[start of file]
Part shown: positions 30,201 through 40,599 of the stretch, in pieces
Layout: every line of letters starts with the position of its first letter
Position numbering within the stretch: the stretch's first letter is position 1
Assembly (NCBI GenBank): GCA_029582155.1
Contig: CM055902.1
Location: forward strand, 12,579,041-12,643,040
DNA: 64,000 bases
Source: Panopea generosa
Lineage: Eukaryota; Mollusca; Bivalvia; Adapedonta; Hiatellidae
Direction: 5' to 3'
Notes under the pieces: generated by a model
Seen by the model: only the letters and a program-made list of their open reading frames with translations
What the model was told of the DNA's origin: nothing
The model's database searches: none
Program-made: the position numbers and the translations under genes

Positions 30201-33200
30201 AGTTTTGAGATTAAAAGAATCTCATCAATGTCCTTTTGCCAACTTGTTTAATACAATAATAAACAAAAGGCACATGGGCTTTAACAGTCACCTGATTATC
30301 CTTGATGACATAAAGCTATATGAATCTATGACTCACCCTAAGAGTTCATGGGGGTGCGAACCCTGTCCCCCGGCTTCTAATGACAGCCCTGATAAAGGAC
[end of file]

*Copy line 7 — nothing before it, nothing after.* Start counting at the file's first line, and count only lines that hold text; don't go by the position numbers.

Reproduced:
DNA: 64,000 bases